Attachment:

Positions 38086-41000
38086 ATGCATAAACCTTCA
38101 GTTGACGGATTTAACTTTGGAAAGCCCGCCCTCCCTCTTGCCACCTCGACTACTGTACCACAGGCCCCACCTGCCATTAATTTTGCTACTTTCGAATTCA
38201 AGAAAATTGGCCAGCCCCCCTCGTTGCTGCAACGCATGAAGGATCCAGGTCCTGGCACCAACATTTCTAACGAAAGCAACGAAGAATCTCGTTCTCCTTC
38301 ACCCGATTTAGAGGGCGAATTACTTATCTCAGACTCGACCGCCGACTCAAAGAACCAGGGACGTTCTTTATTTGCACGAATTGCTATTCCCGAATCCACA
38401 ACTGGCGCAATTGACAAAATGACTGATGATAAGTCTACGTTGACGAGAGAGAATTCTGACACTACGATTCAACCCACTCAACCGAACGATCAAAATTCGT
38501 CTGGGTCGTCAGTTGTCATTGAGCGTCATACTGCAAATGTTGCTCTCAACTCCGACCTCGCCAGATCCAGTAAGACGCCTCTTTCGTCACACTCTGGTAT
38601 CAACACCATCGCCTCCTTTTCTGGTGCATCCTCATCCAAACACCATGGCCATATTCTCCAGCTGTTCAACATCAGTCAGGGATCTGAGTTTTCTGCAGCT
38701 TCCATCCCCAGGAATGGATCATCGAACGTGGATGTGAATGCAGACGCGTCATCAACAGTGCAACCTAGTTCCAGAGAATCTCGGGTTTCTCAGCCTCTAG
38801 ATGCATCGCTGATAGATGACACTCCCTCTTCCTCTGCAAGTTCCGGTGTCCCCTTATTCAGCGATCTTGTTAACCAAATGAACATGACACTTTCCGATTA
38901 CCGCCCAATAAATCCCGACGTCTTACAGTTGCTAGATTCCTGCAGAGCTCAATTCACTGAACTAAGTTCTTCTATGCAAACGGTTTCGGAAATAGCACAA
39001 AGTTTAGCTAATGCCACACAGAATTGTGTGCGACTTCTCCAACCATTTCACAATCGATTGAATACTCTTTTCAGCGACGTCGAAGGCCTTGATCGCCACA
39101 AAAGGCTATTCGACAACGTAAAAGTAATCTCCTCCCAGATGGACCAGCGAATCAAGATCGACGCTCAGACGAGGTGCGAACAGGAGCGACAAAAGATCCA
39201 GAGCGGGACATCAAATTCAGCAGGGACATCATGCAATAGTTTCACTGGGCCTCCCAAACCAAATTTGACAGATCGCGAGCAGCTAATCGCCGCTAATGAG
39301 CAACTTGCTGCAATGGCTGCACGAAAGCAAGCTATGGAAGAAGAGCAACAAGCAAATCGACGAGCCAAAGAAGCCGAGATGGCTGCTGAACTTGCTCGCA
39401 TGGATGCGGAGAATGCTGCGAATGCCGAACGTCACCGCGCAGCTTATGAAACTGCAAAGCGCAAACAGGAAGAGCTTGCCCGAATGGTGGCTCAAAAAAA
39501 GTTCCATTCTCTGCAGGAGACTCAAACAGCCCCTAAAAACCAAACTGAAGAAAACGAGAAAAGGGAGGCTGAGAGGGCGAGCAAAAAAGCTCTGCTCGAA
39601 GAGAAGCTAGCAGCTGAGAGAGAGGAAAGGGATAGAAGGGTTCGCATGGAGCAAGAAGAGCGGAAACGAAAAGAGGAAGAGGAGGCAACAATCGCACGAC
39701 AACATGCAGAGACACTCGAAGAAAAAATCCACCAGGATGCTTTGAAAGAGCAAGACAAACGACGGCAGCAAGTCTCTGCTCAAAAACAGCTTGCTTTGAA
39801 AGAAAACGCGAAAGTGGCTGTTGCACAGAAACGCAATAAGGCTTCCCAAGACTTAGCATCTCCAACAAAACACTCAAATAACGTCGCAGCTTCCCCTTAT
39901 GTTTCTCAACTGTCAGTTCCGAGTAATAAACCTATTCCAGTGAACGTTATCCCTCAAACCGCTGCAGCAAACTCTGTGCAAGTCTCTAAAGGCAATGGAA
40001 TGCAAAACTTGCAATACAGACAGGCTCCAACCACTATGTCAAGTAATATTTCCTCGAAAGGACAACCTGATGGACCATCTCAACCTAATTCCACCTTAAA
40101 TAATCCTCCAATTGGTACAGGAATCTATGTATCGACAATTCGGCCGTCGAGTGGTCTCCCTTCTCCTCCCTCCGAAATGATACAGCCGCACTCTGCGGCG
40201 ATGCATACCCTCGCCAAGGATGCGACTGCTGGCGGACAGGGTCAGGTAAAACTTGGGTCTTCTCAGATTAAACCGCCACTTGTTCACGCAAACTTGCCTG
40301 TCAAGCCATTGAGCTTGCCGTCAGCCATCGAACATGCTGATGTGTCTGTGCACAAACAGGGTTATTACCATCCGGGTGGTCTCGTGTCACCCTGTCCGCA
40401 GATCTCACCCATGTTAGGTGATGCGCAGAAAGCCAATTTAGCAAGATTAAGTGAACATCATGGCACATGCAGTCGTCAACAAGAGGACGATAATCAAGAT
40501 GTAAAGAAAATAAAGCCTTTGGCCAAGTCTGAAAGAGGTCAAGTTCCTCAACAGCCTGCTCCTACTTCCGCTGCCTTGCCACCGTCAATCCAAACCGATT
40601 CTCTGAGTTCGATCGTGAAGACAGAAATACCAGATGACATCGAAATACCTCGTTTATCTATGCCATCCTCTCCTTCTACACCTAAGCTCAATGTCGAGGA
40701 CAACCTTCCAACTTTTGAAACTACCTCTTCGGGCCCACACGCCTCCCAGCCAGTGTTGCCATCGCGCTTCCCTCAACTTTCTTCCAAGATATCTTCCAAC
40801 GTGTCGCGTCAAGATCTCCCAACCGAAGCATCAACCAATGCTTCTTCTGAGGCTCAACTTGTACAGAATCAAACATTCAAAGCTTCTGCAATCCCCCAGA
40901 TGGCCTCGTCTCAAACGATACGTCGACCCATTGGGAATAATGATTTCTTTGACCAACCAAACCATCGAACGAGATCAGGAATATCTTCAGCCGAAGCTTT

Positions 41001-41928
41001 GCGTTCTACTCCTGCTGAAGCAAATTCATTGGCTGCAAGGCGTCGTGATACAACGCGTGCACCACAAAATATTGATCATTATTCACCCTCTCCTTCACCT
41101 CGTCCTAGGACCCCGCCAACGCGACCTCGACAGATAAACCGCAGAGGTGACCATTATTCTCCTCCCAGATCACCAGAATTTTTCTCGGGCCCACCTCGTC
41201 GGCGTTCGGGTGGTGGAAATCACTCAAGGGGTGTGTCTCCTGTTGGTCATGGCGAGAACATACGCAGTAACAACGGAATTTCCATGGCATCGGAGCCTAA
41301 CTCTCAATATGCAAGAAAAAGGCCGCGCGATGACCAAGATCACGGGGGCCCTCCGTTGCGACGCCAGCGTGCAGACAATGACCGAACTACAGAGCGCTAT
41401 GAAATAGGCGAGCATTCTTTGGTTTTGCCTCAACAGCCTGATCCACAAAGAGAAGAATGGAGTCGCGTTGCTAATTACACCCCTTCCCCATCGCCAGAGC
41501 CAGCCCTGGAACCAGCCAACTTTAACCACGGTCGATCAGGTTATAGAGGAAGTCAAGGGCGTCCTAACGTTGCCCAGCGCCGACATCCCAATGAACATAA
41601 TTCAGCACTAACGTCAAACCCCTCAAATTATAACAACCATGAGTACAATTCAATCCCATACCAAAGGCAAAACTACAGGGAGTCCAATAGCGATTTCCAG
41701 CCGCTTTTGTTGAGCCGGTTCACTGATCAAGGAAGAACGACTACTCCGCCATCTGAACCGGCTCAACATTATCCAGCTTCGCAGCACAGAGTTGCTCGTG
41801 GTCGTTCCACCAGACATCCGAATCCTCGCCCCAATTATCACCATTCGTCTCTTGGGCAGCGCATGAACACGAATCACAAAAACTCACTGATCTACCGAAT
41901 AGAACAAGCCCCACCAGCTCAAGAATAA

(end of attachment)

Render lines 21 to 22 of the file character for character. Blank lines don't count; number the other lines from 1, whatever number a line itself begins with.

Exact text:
39901 GTTTCTCAACTGTCAGTTCCGAGTAATAAACCTATTCCAGTGAACGTTATCCCTCAAACCGCTGCAGCAAACTCTGTGCAAGTCTCTAAAGGCAATGGAA
40001 TGCAAAACTTGCAATACAGACAGGCTCCAACCACTATGTCAAGTAATATTTCCTCGAAAGGACAACCTGATGGACCATCTCAACCTAATTCCACCTTAAA